In terms of procrastination, what are you doing, when you should be doing something else?
Haha, well… all the obvious ones I guess! Pinning on Pinterest, scrolling through Instagram, online shopping, or googling some random question that’s sprung to mind. I pass a few charity shops on the short walk to the Post Office so that can often be a distraction, and if none of the above I’ll probably just be leering at the contents of my fridge or nibbling on cheese – not sure if easy access to cheese is a pro or a con of working from home.
Food & drink: We like our food!
It’s been a long week, what’s in your glass (or mug) on a Friday night.
Depends how I feel. Most weeks I’m quite content with a mug of Pukka tea, really love the Turmeric Gold they do. I don’t drink an awful lot these days but if I do, it has to be gin. My favourites are Martin Millers or 6 O’Clock Gin with a tasty tonic.
You have clients coming round, do you bake or buy in the treats to go with your tea/coffee, what are they and why?
I love to bake so I’d have to bake the treats myself, nothing beats homemade! I’d probably go for my banana carrot muffins as they’re oaty and wholesome so not overly sweet if it’s still a bit early in the day for cake.
Music: What’s on your Studio Play list:
Physical Track: Sexual Healing – Hot 8 Brass Band. I’ve just got tickets to see them in May and cannot wait! I do also love the Marvin Gaye original.
Inheritance Track: Saint of Me – The Rolling Stones. My dad’s a big stones fan which I’ve definitely inherited from him. For some reason this is the song I always remember singing along to when I was little.
Emotional Track: Cat People (Putting Out Fire) – David Bowie. Such a powerful song, always makes me feel good.
Album: Alt-J – This Is All Yours
Advice: A few pearls of wisdom here.
What is the best advice, you’ve ever been given, business, creative or both and who gave it to you.
My dad has given me all of the best advice. He has a wonderful positive outlook on life and always says ‘life is what happens while you make plans’. He always reminds me that you just have to take life as it comes because not everything is in your control and you can only ever try your best.
If you were starting out again now, what advice would you give your younger self?
Test the waters first. I’d had so much positive feedback on my work during my degree show and New Designers that I hadn’t imagined making sales would be so challenging. I invested quite a lot into making stock at the start and have now learnt it’s much smarter to start with a very small batch and see how popular a product is before producing larger quantities. Sounds so obvious now!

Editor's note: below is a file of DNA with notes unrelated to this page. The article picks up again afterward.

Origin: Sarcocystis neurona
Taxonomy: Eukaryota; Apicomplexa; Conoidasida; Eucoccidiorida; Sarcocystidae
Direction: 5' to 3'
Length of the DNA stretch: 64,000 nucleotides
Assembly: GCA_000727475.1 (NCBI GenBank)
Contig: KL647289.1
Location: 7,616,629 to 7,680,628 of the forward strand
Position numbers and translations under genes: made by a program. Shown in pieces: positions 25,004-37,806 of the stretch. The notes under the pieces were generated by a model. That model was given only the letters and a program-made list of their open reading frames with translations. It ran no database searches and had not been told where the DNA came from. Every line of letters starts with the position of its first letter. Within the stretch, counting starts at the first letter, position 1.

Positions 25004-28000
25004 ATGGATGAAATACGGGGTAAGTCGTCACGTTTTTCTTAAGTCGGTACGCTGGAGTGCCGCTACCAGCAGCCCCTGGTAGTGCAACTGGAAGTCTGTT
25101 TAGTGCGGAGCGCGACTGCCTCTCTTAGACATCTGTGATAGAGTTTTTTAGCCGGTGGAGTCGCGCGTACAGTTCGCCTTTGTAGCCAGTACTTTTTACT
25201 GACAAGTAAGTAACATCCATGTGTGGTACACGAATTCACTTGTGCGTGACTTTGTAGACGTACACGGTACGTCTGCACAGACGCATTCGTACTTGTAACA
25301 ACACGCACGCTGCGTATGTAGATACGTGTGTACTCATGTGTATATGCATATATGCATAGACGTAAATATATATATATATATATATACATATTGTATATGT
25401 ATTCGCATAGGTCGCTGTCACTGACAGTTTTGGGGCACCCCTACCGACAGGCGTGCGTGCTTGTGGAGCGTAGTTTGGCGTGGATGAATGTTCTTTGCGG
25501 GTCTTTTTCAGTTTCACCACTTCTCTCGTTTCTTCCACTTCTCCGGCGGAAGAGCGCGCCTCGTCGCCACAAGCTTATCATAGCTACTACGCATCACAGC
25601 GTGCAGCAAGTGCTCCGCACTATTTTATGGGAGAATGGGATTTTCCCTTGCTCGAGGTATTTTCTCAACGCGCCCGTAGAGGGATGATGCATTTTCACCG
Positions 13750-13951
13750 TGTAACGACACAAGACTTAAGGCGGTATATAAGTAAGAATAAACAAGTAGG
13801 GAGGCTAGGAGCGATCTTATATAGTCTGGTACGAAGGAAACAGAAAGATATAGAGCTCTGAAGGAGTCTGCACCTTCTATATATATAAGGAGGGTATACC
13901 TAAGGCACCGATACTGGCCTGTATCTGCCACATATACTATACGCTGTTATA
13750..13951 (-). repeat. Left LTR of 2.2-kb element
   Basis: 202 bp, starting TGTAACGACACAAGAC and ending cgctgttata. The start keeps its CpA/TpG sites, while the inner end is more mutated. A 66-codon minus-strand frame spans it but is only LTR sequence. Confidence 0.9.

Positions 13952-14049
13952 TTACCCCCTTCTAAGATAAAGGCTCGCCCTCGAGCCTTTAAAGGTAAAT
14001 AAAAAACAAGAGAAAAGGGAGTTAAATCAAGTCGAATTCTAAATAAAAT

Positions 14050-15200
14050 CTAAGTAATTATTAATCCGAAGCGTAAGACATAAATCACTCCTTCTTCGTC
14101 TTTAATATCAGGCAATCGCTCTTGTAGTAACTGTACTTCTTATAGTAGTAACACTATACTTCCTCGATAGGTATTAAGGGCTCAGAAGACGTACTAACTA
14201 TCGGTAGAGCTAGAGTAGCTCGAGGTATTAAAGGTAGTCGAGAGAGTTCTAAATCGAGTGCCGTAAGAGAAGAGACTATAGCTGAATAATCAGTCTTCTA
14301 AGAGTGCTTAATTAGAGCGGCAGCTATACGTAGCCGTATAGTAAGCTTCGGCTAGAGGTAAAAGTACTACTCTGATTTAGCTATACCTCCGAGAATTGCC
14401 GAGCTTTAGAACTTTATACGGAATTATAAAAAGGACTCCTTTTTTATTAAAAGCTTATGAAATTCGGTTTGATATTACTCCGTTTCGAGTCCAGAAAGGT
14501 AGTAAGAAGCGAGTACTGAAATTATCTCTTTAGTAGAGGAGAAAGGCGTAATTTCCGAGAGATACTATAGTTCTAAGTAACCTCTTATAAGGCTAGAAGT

We like to hear about new and up and coming designer and artists, can you recommend someone new that we should know about, and why do you like their work?
A friend I studied textiles with at uni called Emma Jennings has recently started out with her own printed textiles brand and her designs are gorgeous! Her collection is jungle inspired with lots of lemurs and elephants on cushions, fabrics and wallpaper. I’d love to see her do well as she definitely deserves it!
What is it that draws you to work with fabric and what benefits to your process does Digital Printing bring?
I just love the feel of a high quality, natural fabric and the designs take on a whole new quality when printed onto BeFab’s gorgeous Fife linen. The soft texture and delicate weave highlights the intricacies in my drawings wonderfully and creates very subtle blends of colour. Other fabric printers I sampled with before choosing BeFab have made the colour look very garish and the details too harsh so it makes a real difference to have such good printers like Solii and Zoe.
Digital printing suits my design style really well because there is so much detail and colour variation in my work. If I had to colour separate my designs to be screen-printed they would most likely loose a lot of all those subtle variations that I spend so much time on creating. I have also always championed digital print because compared with screen-printing there is a lot less water and dye wastage involved making it a more ethical process which is an integral value to my brand.
And lastly, whose words inspire you, a quote to live life by?
Something a yoga teacher recounted at the end of a class once.
‘Yesterday is history, tomorrow is a mystery, but today is a gift. That is why it is called the present.’
I’m not sure where it’s originally from but it’s very relevant to the intention of practicing yoga and mediation which is something I try to live by. It’s very easy to get stressed when running your own business and so finding yoga has helped me a lot with staying positive.